take-off, a transmission from homey 64 was made to Homey Control on

company frequency (channel 9) "still have flames coming from PRT #2 engine "

However the aircraft-continued on its mission. DELETED------------------------

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----------------------------------------------------------The aircraft accomplished

departure instructions as cleared. Homey 64 contacted Boston Center

on UHF radio en route to Nantucket VOR. He last reported his position as over

COD intersection at 0114 EST passing through thirteen thousand four hundred

feet and climbing to flight level 150. This same information was passed to

Andrews Airways Military Relay facility by high frequency (HF) radio

terminating his report about 0117 EST. 

UHF radio contact was established with the. 35th Air Division surveillance-section by the

 Homey 64 combat information center officer (CICO) at 0040

EST. Three of four UHF radios were checked and reported to be loud and clear

(#3 UHF was not installed for this flight). Honey 64 was tracked by radar

throughout the flight by the, 35th Air Division. The Homey 64 CICO reported

reported at 0110 EST that he would be ready for his airborne long range inputs

(ALRI) pre-tie,-in tests about. 0115 EST Radar shows Homey 64 reached station

#2 at 0l23 EST and turned south on track. At this time Homey 64 had not completed the

 tie-in with SAGE or provided further radio transmissions.

Inspection of SAGE radar printouts show that at- 0122 EST operations

were normal aboard Homey 64 as the radio operator positioned his selective

identification' equipment (SIF) mode selector switch from mode 3 Code 1100

to Mode 3 Code 0000 the normal code for station operation At 0124 EST, the

SAGE printout shows Homey 64 position to be on track center line of station #2

approxirnately 7 NM south of center stabilization point, still transmitting Mode 3

Code 0000 At 0125 EST, the 35th Air Division radar input counter measure 

officer (RICMO) lost all radar; contact with Homey 64. He attempted emergency

radio contact and requested North Truro radar site to increase their gain control

on the radar. Radio and radar contacts were unsuccessful. At this time, Boston

Center called the 35th Air Division RICMO to inquire whether they had contact

with Homey 64. The 35th Air Division RICMO indicated negative. Boston Center

advised they had a report of an aircraft down near COD intersection.

At approximately 0126 EST, an aircraft later identified as Homey 64

DELETED----by the 1st mate of the fishing vessel "Stephen R" passing overhead

at approximately 200 feet going in a northeast by due north direction. The air-

craft appeared to be in level flight navigation lights on and emitting a smoke

or vapor trail. Two mites beyond the Stephen R" the aircraft passed directly

over the  fishing vessel "Terra Nova" at an estimated altitude of 150 feet, wings

level, red and green navigation lights on, and engine or engines back-firing.

DELETED------------------------------engine noise to be minimum which gave

them the impression that the aircraft was small in size. DELETED-------------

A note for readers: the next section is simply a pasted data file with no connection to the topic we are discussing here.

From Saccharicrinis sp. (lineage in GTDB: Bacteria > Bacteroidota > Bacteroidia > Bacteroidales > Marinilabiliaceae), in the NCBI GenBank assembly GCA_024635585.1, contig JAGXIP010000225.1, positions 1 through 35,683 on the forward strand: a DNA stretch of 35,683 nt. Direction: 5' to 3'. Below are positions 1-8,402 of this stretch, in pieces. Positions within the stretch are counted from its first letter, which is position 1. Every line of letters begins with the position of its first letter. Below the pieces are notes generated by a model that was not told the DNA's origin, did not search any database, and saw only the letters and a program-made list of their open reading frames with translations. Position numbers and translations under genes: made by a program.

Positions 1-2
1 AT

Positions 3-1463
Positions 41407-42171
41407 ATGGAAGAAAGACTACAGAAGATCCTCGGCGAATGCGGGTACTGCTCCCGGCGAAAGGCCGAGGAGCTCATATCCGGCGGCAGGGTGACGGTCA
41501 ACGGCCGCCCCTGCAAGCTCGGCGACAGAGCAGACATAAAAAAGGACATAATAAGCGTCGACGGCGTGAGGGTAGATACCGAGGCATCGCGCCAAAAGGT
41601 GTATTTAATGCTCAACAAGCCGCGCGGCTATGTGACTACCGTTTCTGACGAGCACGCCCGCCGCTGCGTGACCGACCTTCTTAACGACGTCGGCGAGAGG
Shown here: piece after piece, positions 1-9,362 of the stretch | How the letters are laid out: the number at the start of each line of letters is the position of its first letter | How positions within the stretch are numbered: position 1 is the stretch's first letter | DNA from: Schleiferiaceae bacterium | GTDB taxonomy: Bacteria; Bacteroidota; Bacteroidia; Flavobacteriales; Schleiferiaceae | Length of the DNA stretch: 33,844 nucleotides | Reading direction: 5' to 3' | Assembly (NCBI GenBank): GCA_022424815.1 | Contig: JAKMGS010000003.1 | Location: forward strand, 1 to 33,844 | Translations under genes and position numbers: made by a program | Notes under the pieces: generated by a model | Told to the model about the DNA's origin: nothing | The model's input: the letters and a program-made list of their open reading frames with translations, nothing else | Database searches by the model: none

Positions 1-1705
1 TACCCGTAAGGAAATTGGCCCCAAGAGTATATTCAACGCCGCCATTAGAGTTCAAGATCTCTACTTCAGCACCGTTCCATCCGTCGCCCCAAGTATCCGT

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--------------------The aircraft continued past the "Terra Nova" for approxima-

tely 3/4 to 1 mile and struck the water at approximately 0127 EST. An Explosion

and fire resulted. DELETED-----------------------------------------------------------

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--------- Weather at time of impact was-----------------------------------clear,

visibility 4 to 6 miles, winds from the south at 10 to 18 knots, and the seas running

1 to 3 feet from the south-southwest, water temperature. +48 F. Immediately

after the impact, and during the period that fire persisted, the fishing vessels

"Terra Nova", and "Fern and Isabel" and "Stephen R" retrieved their fishing

nets and proceeded to the crash scene. The fishing vessels "Terra Nova",

"Stephen.R, " and '"Fern and Isabel" were within three-miles radius of where

the aircraft crashed, exploded, and burned. The position taken at that time was

loran Fix of 1h4 6262 and 1H3 2762. This information was relayed  to the

Woods Hole Coast Guard by the "Terra Nova". First call to the Coast Guard

informing them of the crash was sent by the "Stephen R" at 0129 EST,

approximately two minutes after the aircraft crashed The aircraft crashed

1/2 mile east of station track 5-1/2 south of station center point, and

1-1/2 miles north of last radar position plotted at 0124. Water depth at this

point is listed on the most recent coast and Geodetic Survey chart dated 5/9/66

as being 174 feet to 200 feet. The fishing vessels proceeded to the crash site

after hauling in their fishing nets, arriving from 10 to 15 minutes after the crash.

They crossed back and forth sweeping the area with they search lights trying

to locate survivors or bodies. None have been recovered to date.

Recovered parts of the aircraft indicate that it contacted the

water extremely hard in a nose up, slight bank attitude. DELETED--------------

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Edited extract furnished by Air Force Safety Center
Kirkland AFB..

 

 


What Happened to 55-5262
By A.J Northrup

Articles from the Cape Cod Standard Times

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Notice
Kimberly Ann Hoppe Holloway daughter of First Lt. Richard Karl Hoppe would like to talk with anybody who flew or knew her father

 

This page prepared by Dean Boys
Please sent any comments, corrections or new material to me.